Surgical options for thyroid cancer and post-surgical management

Amanda Doubleday, Rebecca S Sippel
Expert Review of Endocrinology & Metabolism 2018, 13 (3): 137-148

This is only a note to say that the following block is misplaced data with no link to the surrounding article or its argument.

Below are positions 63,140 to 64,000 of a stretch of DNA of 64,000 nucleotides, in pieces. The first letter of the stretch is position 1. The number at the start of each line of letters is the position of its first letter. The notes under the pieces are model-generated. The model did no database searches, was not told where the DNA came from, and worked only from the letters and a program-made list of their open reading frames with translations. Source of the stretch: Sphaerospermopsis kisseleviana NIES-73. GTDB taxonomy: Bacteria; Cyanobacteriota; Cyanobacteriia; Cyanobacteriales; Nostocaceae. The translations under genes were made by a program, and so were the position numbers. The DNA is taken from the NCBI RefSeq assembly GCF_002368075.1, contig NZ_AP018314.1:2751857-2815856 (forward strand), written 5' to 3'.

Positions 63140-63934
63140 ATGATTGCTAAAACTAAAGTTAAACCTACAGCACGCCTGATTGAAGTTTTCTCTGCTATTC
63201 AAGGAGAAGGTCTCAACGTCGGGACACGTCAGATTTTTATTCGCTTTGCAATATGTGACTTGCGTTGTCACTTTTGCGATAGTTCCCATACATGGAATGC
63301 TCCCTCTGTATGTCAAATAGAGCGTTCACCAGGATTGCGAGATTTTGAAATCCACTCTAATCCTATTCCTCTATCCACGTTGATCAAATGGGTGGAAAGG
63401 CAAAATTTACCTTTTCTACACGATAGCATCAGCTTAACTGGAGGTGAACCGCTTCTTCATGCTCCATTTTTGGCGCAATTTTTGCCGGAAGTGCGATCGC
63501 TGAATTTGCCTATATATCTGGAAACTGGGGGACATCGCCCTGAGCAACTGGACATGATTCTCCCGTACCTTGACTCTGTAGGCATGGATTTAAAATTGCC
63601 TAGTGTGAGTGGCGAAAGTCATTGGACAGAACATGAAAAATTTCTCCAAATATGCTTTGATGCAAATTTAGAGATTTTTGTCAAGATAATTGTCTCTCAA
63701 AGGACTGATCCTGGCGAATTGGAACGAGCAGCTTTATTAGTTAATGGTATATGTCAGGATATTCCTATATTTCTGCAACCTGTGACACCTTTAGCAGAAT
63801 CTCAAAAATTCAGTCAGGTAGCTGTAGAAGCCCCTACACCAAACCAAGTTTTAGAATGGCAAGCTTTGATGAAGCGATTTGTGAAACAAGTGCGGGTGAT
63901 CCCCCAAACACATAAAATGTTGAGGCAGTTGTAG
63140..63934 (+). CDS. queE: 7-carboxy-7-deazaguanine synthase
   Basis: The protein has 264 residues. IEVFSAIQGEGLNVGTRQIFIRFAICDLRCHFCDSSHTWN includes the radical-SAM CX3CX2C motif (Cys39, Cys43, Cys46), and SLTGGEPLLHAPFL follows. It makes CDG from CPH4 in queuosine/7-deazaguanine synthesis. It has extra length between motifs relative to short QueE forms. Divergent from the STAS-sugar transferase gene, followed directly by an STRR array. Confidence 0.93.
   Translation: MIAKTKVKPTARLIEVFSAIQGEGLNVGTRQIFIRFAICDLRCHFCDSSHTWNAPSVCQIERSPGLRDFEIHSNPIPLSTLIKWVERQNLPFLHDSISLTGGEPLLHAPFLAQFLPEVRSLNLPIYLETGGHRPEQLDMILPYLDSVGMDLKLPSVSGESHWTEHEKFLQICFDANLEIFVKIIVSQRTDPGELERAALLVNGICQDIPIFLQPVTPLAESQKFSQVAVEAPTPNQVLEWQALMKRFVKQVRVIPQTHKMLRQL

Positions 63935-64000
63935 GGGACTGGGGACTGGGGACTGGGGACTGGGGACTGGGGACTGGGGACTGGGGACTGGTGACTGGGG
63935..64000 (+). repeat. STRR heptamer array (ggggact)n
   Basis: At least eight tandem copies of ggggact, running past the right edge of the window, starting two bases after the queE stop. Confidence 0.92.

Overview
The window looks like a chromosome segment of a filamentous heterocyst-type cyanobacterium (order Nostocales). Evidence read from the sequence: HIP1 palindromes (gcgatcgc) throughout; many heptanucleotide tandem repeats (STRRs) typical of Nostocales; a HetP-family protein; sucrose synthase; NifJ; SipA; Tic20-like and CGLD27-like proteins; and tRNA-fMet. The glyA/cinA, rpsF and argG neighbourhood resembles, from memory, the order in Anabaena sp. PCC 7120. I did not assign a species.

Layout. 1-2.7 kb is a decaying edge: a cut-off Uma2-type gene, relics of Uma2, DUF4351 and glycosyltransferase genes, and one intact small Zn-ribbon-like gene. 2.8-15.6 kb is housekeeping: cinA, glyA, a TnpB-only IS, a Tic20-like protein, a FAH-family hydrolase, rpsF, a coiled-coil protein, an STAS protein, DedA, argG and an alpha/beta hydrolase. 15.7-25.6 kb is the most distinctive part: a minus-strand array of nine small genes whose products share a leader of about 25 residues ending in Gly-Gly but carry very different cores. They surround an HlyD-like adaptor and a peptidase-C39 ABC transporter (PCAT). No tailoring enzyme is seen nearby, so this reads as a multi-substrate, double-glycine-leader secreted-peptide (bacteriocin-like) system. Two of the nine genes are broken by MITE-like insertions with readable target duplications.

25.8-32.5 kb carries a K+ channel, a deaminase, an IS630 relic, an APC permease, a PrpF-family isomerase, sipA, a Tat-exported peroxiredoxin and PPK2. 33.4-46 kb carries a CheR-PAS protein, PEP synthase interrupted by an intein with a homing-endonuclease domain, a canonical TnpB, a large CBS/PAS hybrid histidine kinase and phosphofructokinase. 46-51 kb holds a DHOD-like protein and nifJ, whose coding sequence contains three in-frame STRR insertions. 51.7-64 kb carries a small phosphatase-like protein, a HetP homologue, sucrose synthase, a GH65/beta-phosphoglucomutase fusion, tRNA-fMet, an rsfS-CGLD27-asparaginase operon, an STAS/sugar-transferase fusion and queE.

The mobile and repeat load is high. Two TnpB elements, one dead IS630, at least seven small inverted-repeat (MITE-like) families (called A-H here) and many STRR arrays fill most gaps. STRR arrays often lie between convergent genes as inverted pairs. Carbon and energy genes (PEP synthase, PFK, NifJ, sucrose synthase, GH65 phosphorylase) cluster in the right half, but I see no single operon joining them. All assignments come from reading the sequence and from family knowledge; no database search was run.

Differentiated thyroid cancer (DTC), which includes papillary and follicular, is the most common type of thyroid cancer and the incidence is rising. Survival rates of DTC are excellent, so the focus of management should be to optimize the initial oncological surgical resection, while providing follow up and adjunct therapies to improve long-term outcomes. Areas covered: It is important for providers to be aware of the most recent guidelines for DTC management, as practices have changed in recent years. In this review, we will highlight some of the updates in the American Thyroid Association (ATA) guidelines and the American Joint Committee on Cancer (AJCC) edition changes in order to better guide practitioners in the management of the evolving treatment strategies. Management of DTC includes diagnosis of thyroid nodules, defining the best operative or non-operative treatment for patients using a multidisciplinary approach, and surveillance of DTC to optimize patients in terms of both clinical and quality of life outcomes. Expert commentary: As the rate of DTC rises yet the mortality remains stable, management focuses on disease-free follow up and optimal long-term outcomes. Current controversies in management of DTC include proper oncological surgery depending on the nature and size of the DTC, the cytopathology nomenclature, management of lymph node disease, and appropriate surveillance strategies. Preoperative risk stratification is key. We have many modalities to aid in that stratification, such as identifying known concerning features of nodules with expert-performed ultrasound, thyroglobulin (Tg) levels, molecular testing, and evidence based outcomes data for recurrence rates. However, many individual cases still present with multiple management options, thus highlighting the importance of patient discussion and a multidisciplinary approach. It is important for providers to recognize that the short and long-term follow up must be guided by surveillance studies, and patients need to be re-risk stratified in order to optimize detection of recurrence yet sustain quality of life.

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